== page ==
During the last several years my practice has continued to grow and as a result, the number of emails and phone calls has increased significantly. I can literally spend my entire day fielding emails from clients, vendors, opposing counsel, and others and not get “work” done. The problem is that the number of hours in a day does not increase. Until recently, many times I felt overwhelmed by the frequency and volume of emails received on a daily basis and stayed evenings and weekends trying to handle them. Just last week, I thought there has to be a better way to manage the email problem and developed a system of email management which has “tamed” the “email tiger.” This is my system which I am happy to share and I hope that it will help you if you are facing the same issue.
1. The time that the email is received does not establish the priority for its response.
This is, in my opinion, the first step in handling this problem. You need to establish a “priority” ranking based on who is sending the email and the purpose of the communication. For instance, in my office, I make emails and calls from prospective clients and communication directly from the court or a judicial assistant the #1 priority. Every office is different; however, not every call or email can be handled the moment it is received.
2. Identify the types of emails that you receive and develop rules and policies on how and when they will be handled.
I receive emails from my assistant, associates, opposing counsel, clients, leads, judicial assistants, court filings, vendors and solicitations on a daily basis. In order to “channel” the communication, I created a main folder called “This Week’s Emails” and subfolders for my assistant Aimee, associates, court filings, client communication, opposing counsel, vendors, and others. Once the email arrives into my inbox, it is either automatically transferred to the appropriate folder through a filter or I move it myself. This allows me to group into a series of folders the emails and handle them based on the priority that I’ve established for each group and not by the time received. This also allows me to quantify what emails/matters are taking more time than usual and make adjustments accordingly.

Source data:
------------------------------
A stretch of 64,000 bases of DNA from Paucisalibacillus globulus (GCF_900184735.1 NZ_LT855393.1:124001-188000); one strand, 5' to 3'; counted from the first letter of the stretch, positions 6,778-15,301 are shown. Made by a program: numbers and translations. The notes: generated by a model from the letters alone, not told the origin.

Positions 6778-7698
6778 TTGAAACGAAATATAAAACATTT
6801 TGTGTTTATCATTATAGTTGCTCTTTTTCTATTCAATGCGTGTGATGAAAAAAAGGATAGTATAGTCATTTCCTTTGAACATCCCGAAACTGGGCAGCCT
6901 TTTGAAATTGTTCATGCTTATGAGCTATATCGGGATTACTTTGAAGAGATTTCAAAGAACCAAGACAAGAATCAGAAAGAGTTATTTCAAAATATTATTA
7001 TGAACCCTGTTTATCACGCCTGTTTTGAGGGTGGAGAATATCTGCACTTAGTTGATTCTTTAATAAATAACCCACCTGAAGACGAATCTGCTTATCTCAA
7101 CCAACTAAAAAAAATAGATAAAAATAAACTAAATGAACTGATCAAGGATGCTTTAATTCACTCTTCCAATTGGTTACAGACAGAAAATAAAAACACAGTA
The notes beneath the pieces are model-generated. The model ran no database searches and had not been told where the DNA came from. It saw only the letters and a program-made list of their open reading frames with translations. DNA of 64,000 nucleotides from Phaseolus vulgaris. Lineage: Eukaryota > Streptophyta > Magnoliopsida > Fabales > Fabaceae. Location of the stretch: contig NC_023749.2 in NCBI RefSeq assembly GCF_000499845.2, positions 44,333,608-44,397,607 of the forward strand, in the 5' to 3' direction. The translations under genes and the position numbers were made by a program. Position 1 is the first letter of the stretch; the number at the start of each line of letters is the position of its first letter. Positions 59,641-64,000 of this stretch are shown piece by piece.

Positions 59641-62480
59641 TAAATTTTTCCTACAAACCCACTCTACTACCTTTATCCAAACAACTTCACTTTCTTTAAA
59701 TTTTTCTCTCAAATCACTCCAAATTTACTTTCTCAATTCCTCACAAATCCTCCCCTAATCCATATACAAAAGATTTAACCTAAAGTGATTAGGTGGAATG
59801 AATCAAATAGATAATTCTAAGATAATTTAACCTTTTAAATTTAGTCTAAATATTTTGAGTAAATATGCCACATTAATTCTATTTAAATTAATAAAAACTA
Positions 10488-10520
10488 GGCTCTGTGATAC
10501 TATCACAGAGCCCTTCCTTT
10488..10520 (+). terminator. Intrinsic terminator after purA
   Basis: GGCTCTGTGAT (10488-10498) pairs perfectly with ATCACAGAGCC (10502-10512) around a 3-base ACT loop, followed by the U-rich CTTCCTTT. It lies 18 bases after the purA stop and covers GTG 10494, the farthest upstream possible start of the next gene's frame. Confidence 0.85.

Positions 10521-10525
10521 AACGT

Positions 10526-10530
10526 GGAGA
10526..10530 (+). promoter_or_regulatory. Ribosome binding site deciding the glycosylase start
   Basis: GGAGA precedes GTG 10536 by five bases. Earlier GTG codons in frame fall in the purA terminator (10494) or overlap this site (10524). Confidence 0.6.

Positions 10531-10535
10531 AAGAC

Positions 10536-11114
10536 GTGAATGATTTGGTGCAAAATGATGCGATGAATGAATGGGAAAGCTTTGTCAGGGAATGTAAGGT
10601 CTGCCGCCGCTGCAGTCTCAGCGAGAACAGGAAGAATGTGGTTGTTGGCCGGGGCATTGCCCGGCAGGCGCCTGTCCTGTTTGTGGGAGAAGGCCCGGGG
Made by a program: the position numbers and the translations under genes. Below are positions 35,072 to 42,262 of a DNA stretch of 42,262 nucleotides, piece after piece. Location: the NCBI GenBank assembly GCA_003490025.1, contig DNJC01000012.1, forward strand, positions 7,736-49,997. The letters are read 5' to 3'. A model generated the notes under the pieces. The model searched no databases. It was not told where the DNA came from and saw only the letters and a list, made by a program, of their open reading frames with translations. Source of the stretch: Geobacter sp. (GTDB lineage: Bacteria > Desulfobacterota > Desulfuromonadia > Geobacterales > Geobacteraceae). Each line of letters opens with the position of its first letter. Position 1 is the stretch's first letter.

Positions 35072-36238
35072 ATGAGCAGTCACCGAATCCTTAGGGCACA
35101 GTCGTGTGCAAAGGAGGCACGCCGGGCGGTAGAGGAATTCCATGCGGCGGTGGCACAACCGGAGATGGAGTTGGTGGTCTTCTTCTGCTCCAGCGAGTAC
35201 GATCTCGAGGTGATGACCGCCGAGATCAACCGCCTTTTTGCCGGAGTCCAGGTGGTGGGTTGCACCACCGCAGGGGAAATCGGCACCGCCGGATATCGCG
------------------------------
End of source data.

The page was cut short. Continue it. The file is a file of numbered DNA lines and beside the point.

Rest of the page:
3. Make it a goal to clear out your inbox daily.
Your email inbox should not be a storage for emails to be handled later. If left unattended, a number of emails will continue to increase, taking more time to then review and handle them. Every email received should be handled according to the firm’s priorities; otherwise, deleted or archived.
4. Set times when you receive and send emails.
In order to maintain focus on the productive hours of the day, I’ve set times when my assistant sends emails to me for review, and times that I review emails and when they are responded to. Although it is tempting to immediately respond to emails, I’ve found that it is more productive to handle emails as a group as opposed to individual conversation or exchanges.
5. To the extent possible monetize your emails.
Yes, most of our legal work is generated by email communication; therefore, we must develop systems to effectively charge and collect on the email that we receive and send in our practice. This will be the subject of my next article.
I’d like to close by stating that this is a “work in progress” and I am still making adjustments and changes as situations arise. I am happy to report that almost two weeks into this new system, I feel more in control of the email management and have significantly reduced the response time to matters. Our ability to yield more revenue within the eight-hour day is directly related on how we manage the information flow.